The widely-held belief that talking on a mobile phone while driving increases the risks of car accidents has been contradicted by new research from LSE and Carnegie Mellon University.
In a study published this week in the American Economic Journal: Economic Policy, researchers from the two universities produced statistics which raise doubts about the veracity of claims connecting mobiles to car crashes.
Lead author Saurabh Bhargava, Assistant Professor of Social and Decision Sciences from Carnegie Mellon University, and his London School of Economics and Political Science colleague Vikram S. Pathania, say their findings reveal that increased mobile use by drivers has no corresponding effect on crash rates.
The pair used mobile phone and crash data from 2002-2005, a period when most mobile carriers offered pricing plans with free calls on weekdays after 9 pm.
Identifying drivers as those whose mobile calls were routed through multiple cellular towers, they first showed that drivers increased call volume by more than eight per cent at 9 pm. They then compared the relative crash rate before and after 9 pm using data on approximately eight million crashes across nine US States and all fatal crashes across the nation.
They found that the increased mobile phone use by drivers at 9 pm had no corresponding effect on crash rates.
Previous findings, including the influential 1997 paper in the New England Journal of Medicine, concluded that mobile phone use by drivers increased crash risk by a factor of 4.3 — effectively equating its danger to that of illicit levels of alcohol. , concluded that mobile phone use by drivers increased crash risk by a factor of 4.3 — effectively equating its danger to that of illicit levels of alcohol.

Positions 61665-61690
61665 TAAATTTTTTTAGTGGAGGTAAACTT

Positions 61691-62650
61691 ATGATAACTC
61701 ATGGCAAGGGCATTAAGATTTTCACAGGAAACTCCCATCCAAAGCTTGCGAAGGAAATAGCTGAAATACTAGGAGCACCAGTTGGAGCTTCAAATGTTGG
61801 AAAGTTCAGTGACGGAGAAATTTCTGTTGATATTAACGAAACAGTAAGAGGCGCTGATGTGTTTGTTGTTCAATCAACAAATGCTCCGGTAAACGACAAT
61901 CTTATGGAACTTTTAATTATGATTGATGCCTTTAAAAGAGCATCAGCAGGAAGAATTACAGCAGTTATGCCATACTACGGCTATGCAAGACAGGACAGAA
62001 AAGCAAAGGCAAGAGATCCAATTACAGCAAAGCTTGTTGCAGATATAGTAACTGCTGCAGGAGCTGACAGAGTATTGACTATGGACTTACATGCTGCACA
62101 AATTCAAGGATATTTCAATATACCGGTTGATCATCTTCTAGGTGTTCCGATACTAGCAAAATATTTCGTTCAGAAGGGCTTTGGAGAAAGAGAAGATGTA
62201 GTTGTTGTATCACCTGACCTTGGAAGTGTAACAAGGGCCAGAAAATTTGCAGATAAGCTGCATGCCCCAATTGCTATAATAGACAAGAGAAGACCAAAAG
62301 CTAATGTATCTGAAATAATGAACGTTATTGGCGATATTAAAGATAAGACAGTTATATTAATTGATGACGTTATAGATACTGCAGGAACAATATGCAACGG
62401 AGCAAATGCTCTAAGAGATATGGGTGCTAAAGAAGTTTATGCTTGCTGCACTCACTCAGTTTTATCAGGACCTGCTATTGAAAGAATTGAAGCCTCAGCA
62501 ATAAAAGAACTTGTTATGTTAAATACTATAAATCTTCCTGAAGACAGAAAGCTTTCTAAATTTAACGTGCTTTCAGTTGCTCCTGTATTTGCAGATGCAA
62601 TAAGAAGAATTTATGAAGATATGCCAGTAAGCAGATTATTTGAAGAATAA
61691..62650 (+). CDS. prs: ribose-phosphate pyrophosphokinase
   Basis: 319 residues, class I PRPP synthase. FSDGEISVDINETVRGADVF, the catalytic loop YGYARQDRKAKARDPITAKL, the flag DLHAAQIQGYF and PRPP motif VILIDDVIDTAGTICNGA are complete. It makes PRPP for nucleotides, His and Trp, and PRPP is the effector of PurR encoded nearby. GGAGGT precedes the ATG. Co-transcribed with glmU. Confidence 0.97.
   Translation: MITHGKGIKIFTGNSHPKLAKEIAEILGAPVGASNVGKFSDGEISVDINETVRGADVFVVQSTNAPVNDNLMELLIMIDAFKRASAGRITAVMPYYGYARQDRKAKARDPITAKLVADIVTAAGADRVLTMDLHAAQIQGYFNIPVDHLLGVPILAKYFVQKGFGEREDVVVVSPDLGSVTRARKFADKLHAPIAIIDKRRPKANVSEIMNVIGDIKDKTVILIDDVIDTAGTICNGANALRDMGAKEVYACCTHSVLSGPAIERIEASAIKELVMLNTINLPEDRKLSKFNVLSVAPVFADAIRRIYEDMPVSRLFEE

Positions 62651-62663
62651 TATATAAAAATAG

Bhargava and Pathania’s findings also raise doubts about the traditional cost-benefit analyses used by US States that have, or are, implementing mobile-driving bans as a way to promote safety.
"Using a mobile while driving may be distracting, but it does not lead to higher crash risk in the setting we examined," said Assistant Professor Bhargava.
"While our findings may strike many as counterintuitive, our results are precise enough to statistically call into question the effects typically found in the academic literature. Our study differs from most prior work in that it leverages a naturally occurring experiment in a real-world context."
Additionally, the researchers analysed the effects of legislation banning mobile use, enacted in several US States, and similarly found that the legislation had no effect on the crash rate.
"One thought is that drivers may compensate for the distraction of mobile use by selectively deciding when to make a call or consciously driving more carefully during a call," Bhargava said.
"This is one of a few explanations that could explain why laboratory studies have shown different results. The implications for policymakers considering bans depend on what is actually driving this lack of an effect. For example, if drivers do compensate for distraction, then penalising mobile use as a secondary rather than a primary offence could make sense. In the least, this study and others like it, suggest we should revisit the presumption that talking on a mobile phone while driving is as dangerous as widely perceived."
Pathania, a research fellow in the London School of Economics Managerial Economics and Strategy group, added a cautionary note. "Our study focused solely on talking on one's mobile. We did not, for example, analyse the effects of texting or internet browsing, which has become much more popular in recent years. It is certainly possible that these activities pose a real hazard."
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9 August 2013